Darden School of Business
University of Virginia
100 Darden Blvd
Charlottesville, VA 22903
Institutional Affiliation: University of Virginia
NBER Working Papers and Publications
|October 2020||Flight to Safety: How Economic Downturns Affect Talent Flows to Startups|
with , : w27907
This paper investigates how economic downturns affect the flow of human capital to startups. Using proprietary data from AngelList Talent, we study how individuals’ online job searches and applications changed during the emergence of the COVID-19 crisis. We find that job seekers shifted their searches toward larger firms and away from early-stage ventures, even within the same individual over time. Simultaneously, job seekers broadened their other search parameters, considering lower salaries and a wider variety of job types, roles, markets, and locations. Relative to larger firms, early-stage ventures experienced a decline in the number of applications per job posting, a decline driven by higher quality and more experienced job seekers. This led to a deterioration in the quality of the hu...
|August 2020||Investor Tax Credits and Entrepreneurship: Evidence from U.S. States|
with , , , : w27751
Angel investor tax credits are used globally to spur high-growth entrepreneurship. Exploiting the staggered implementation of these tax credits in 31 U.S. states, we find that while they increase angel investment, they have no significant effect on entrepreneurial activity. Tax credits induce entry by inexperienced, local investors and are often used by insiders. A survey of 1,411 angel investors suggests that a “home run” investing approach alongside coordination and information frictions explain low take-up among experienced investors. The results contrast with evidence that direct subsidies to firms have large positive effects, raising concerns about using investor subsidies to promote entrepreneurship.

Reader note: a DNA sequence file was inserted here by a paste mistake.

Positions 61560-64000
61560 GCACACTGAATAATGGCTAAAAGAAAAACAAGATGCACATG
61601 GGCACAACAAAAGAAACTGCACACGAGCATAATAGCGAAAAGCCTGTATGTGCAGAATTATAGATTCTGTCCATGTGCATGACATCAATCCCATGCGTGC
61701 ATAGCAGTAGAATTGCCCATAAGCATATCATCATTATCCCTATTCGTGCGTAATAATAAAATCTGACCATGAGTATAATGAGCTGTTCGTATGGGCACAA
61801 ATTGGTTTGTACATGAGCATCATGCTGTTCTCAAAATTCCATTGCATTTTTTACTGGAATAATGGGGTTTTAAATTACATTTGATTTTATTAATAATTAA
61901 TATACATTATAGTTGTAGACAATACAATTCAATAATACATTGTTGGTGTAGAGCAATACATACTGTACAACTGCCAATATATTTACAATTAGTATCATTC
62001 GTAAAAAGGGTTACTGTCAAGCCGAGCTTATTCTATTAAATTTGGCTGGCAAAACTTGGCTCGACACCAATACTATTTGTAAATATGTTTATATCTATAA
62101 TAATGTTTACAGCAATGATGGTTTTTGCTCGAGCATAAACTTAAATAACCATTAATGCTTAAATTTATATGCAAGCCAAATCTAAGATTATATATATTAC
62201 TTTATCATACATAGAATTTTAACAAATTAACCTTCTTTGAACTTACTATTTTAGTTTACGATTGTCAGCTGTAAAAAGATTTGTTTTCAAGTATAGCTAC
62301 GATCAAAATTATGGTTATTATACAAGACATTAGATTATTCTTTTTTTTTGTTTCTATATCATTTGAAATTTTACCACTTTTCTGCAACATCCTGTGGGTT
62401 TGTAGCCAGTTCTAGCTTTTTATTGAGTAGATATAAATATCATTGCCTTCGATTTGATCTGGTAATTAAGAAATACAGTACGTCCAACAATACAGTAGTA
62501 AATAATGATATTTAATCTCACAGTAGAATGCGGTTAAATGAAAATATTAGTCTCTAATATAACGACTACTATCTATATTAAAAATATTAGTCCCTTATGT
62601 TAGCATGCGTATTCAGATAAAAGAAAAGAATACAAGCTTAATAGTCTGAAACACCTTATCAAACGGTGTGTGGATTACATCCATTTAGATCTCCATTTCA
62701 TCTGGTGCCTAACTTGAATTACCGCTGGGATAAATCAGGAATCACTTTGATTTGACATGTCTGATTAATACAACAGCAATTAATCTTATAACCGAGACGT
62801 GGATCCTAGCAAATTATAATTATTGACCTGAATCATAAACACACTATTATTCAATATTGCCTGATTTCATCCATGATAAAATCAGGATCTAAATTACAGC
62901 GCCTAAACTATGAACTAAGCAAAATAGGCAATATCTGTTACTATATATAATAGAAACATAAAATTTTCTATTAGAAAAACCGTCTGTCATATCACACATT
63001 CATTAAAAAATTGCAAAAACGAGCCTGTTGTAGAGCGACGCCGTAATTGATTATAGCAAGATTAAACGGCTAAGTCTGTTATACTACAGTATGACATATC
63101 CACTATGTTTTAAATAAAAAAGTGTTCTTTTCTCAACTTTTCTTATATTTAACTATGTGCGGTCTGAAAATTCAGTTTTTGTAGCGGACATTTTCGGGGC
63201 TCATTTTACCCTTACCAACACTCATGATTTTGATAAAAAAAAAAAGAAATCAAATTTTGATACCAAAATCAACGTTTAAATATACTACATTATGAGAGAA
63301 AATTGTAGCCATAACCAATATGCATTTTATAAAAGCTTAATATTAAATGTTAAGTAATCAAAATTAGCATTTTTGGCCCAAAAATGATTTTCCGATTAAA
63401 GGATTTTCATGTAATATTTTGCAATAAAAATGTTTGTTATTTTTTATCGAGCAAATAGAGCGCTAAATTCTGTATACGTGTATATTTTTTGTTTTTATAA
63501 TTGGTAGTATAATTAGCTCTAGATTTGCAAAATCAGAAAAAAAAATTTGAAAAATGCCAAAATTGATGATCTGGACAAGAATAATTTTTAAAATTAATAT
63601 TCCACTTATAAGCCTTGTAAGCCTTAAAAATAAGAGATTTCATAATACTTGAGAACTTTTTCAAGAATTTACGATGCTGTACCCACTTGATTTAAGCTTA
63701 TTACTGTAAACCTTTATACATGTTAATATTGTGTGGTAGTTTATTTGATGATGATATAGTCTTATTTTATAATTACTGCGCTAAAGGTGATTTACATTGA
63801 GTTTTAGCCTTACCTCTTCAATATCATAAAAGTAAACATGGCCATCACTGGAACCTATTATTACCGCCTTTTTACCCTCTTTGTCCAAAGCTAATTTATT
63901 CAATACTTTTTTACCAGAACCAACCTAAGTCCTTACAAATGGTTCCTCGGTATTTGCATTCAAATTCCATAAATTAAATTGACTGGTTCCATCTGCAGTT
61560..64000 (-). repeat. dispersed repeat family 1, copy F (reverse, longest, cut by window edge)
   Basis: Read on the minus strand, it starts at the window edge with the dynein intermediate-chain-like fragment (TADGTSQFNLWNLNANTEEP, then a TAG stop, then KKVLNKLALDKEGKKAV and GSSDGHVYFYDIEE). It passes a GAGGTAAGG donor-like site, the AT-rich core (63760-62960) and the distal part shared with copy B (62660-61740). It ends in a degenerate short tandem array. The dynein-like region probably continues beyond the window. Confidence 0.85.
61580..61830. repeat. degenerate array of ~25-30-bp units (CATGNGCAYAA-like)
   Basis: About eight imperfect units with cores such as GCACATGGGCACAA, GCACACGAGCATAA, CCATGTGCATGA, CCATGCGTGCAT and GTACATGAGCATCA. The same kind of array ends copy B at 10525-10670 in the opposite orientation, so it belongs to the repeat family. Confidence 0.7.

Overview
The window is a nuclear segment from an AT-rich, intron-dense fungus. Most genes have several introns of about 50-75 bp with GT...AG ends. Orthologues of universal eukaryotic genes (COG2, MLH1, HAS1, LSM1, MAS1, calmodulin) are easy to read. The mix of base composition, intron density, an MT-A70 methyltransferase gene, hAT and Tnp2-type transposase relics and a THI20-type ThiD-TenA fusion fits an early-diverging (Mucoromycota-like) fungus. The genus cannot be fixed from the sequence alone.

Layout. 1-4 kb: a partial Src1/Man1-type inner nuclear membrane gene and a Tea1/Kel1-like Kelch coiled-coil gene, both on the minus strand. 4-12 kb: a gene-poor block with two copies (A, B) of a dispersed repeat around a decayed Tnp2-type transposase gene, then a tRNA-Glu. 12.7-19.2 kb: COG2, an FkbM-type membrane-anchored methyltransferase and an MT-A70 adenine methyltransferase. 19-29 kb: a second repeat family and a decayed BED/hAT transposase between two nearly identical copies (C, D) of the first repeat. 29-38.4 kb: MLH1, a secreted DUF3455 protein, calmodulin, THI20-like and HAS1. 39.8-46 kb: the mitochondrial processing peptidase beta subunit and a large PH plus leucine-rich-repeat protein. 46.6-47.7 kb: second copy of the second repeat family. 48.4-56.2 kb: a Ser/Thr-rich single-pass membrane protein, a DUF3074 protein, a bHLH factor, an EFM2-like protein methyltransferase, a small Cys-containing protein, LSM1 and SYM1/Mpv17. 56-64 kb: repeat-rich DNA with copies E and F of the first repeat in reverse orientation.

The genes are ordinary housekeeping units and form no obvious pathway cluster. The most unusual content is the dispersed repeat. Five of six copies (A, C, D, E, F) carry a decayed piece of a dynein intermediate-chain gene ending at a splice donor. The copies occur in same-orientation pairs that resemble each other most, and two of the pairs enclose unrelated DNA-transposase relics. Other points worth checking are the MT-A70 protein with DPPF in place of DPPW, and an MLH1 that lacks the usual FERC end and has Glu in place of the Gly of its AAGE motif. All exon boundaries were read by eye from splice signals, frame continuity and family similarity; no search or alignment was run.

|July 2016||Does Career Risk Deter Potential Entrepreneurs?|
with , : w22446
Do potential entrepreneurs remain in wage employment because of concerns that they will face worse job opportunities should their entrepreneurial ventures fail? Using a Canadian reform that extended job-protected leave to one year for women giving birth after a cutoff date, we study whether the option to return to a previous job increases entrepreneurship. A regression discontinuity design reveals that longer job-protected leave increases entrepreneurship by 1.9 percentage points. These entrepreneurs start incorporated businesses that hire employees—in industries where experimentation before entry has low costs and high benefits. The effects are concentrated among those with more human and financial capital.